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Jan Newton

Senior Principal Oceanographer

Affiliate Professor, Oceanography

Email

janewton@uw.edu

Phone

206-543-9152

Biosketch

Dr. Jan Newton is a Senior Principal Oceanographer with the Applied Physics Laboratory of the University of Washington and an affiliate professor with the UW School of Oceanography and the School of Marine and Environmental Affairs, both in the UW College of the Environment. She is the Executive Director of the Northwest Association of Networked Ocean Observing Systems (NANOOS), the US IOOS Regional Association for the Pacific Northwest. She is a Co-director of the Washington Ocean Acidification Center and the Co-chair of the Global Ocean Acidification Observing Network.

Jan is a biological oceanographer who has studied the physical, chemical, and biological dynamics of Puget Sound and coastal Washington, including understanding effects from climate and humans on water properties. Currently she has been working with colleagues at UW and NOAA to assess the status of ocean acidification in our local waters.

Department Affiliation

Ocean Physics

Education

B.S. Biology, Western Washington University, 1981

M.S. Oceanography, University of Washington - Seattle, 1984

Ph.D. Oceanography, University of Washington - Seattle, 1989

Projects

Washington Real-time Coastal Moorings (NEMO)

The Northwest Enhanced Moored Observatory (NEMO), which consists of a heavily-instrumented real-time surface mooring (Cha Ba), a real-time subsurface profiling mooring (NEMO-Subsurface) and a Seaglider to collect spatial information, aims to improve our understanding of complex physical, chemical and biological processes on the largely unsampled Washington shelf.

27 Sep 2011

NVS: NANOOS Visualization System

The NANOOS Visualization System (NVS) is your tool for easy access to data. NVS gathers data across a wide range of assets such as buoys, shore stations, and coastal land-based stations. Never before available downloads and visualizations are provided in a consistent format. You can access plots and data for almost all in-situ assets for the previous 30-day period.

2 Nov 2009

NANOOS: Northwest Association of Networked Ocean Observing Systems

This Pacific Northwest regional association is a partnership of information producers and users allied to manage coastal ocean observing systems for the benefit of stakeholders and the public. NANOOS is creating customized information and tools for Washington, Oregon, and Northern California.

1 Jan 2004

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Videos

Environmental Sample Processor: A Sentry for Toxic Algal Blooms off the Washington Coast

An undersea robot that measures harmful algal species has been deployed by APL, UW, and NOAA researchers off the Washington coast near La Push. Algal bloom toxicity data are relayed to shore in near-real time and displayed through the NANOOS visualization system. The Environmental Sample Processor, or ESP, is taking measurements near the Juan de Fuca eddy, which is a known incubation site for toxic blooms that often travel toward coastal beaches, threatening fisheries and human health.

22 Jun 2016

ORCA Tracks the 'Blob'

A 'blob' of very warm surface water developed in the northeastern Pacific Ocean in 2014–2015 and its influence extended to the inland waters of Puget Sound throughout the summer of 2015. The unprecedented conditions were tracked by the ORCA (Oceanic Remote Chemical Analyzer) buoy network — an array of six heavily instrumented moored buoys in the Sound. ORCA data provided constant monitoring of evolving conditions and allowed scientists to warn of possible fish kill events in the oxygen-starved waters of Hood Canal well in advance.

The ORCA network is maintained by a partnership among APL-UW, the UW College of the Environment, and the UW School of Oceanography.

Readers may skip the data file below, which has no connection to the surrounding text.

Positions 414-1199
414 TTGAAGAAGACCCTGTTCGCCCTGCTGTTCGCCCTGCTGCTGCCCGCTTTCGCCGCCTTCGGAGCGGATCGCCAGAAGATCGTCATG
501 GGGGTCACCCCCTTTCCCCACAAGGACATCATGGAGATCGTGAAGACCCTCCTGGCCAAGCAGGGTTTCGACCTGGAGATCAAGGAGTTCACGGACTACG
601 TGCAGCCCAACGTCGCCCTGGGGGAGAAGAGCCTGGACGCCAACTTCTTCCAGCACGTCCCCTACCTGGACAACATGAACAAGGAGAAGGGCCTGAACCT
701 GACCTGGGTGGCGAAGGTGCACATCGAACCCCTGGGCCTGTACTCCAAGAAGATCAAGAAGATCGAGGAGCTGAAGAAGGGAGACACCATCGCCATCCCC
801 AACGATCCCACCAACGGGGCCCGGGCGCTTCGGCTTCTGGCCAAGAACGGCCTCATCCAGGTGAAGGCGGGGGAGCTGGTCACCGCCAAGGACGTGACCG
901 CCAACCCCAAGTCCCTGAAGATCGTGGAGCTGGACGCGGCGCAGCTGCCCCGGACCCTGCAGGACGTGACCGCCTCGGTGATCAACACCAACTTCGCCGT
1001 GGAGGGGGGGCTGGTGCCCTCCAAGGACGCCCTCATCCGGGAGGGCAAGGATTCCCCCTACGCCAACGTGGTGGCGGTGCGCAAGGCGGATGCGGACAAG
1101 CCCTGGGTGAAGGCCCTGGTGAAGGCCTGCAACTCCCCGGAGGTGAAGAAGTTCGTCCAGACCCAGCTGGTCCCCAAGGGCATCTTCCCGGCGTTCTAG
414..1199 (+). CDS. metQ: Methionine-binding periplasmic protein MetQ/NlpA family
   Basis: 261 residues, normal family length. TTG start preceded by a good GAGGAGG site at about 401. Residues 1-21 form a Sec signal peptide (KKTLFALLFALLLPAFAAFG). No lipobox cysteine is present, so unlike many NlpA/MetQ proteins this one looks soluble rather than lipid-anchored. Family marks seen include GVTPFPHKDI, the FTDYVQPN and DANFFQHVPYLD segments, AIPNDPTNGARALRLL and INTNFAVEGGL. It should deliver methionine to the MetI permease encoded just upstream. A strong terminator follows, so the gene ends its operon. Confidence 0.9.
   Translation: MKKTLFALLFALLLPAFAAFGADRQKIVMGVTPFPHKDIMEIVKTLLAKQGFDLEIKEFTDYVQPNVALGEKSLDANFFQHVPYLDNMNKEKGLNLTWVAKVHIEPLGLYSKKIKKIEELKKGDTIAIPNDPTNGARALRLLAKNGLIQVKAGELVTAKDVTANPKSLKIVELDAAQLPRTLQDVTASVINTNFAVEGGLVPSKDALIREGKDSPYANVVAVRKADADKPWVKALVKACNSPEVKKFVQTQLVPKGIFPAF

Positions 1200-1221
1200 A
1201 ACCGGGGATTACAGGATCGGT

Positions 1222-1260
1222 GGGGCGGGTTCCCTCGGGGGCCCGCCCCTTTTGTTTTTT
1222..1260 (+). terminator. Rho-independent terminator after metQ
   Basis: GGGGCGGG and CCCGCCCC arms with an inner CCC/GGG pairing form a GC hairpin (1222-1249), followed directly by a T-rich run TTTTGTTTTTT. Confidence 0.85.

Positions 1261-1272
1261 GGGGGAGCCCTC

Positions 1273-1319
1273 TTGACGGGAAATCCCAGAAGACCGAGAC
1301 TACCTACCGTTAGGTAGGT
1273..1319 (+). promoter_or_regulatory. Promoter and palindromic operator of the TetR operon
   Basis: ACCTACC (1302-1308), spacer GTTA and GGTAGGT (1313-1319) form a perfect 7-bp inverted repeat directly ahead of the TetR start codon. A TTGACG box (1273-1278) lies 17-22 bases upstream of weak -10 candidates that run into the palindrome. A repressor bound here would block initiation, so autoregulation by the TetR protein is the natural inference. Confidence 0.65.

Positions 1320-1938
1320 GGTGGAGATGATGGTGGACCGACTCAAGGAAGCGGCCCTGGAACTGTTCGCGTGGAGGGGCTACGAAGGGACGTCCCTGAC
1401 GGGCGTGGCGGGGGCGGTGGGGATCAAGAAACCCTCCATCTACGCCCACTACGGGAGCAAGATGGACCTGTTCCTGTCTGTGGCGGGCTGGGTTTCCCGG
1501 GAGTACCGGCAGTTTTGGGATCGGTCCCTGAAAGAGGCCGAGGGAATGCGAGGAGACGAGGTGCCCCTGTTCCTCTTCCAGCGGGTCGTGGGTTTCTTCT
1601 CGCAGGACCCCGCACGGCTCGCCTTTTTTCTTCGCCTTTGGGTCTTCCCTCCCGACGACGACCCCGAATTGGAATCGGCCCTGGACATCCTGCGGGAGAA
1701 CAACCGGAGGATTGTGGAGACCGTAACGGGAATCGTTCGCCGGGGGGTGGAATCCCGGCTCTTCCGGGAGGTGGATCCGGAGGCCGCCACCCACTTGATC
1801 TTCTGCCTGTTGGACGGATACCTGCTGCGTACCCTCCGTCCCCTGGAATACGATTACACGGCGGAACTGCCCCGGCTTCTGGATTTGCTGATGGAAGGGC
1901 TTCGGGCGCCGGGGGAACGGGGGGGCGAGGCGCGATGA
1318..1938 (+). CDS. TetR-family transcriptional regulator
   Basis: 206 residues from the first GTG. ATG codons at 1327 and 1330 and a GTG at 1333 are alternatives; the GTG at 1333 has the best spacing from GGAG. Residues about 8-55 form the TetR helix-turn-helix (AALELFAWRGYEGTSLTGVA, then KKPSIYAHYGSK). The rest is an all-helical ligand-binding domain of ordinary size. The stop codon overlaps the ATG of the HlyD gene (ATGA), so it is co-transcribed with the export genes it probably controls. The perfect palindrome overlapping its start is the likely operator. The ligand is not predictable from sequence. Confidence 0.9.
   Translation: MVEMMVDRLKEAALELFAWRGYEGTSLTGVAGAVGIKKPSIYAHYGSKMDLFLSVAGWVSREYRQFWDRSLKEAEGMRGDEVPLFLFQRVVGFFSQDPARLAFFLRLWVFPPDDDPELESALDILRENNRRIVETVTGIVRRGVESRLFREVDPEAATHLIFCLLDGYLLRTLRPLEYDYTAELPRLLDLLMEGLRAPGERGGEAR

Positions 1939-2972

3 Nov 2015

NEMO Deployment off the Washington Coast 2015

NEMO is the Northwest Enhanced Moored Observatory. The two advanced moorings located in water about 100 m deep off the Washington coast and a repeating Seaglider transect over the continental shelf have been collecting atmospheric and oceanographic data for over five years.

More Info

15 Jul 2015

In 2015 pH/CO2 sensors were placed on the moorning line. NOAA and other research teams have been measuring pCO2 and pH at the sea surface, but this is the first placement of sensors at depth in the region. These new data streams will increase the perspective of real time monitoring and inform ongoing research on ocean acidification.

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Publications

2000-present and while at APL-UW

Seasonality and life history complexity determine vulnerability of Dungeness crab to multiple climate stressors

Berger, H.M., S.A. Siedlecki, C.M. Matassa, S.R. Alin, I.C. Kaplan, E.E. Hodgson, D.J. Pilcher, E.L. Norton, and J.A. Newton, "Seasonality and life history complexity determine vulnerability of Dungeness crab to multiple climate stressors," AGU Adv., 2, doi:10.1029/2021AV000456, 2021.

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1 Dec 2021

Scaling climate change impacts from individual responses to population-level vulnerability is a pressing challenge for scientists and society. We assessed vulnerability of the most valuable fished species in the Northwest U.S. — Dungeness crab — to climate stressors using a novel combination of ocean, population, and larval transport models with stage-specific consequences of ocean acidification, hypoxia, and warming. Integration across pelagic and benthic life stages revealed increased population-level vulnerability to each stressor by 2100 under RCP 8.5. Under future conditions, chronic vulnerability to low pH emerged year-round for all life stages, whereas vulnerability to low oxygen continued to be acute, developing seasonally and impacting adults, which are critical to population growth. Our results demonstrate how ontogenetic habitat shifts and seasonal ocean conditions interactively impact population-level vulnerability. Because most valuable U.S. fisheries rely on species with complex life cycles in seasonal seas, chronic and acute perspectives are necessary to assess population-level vulnerability to climate change.

Coastal processes modify projections of some climate-driven stressors in the California Current System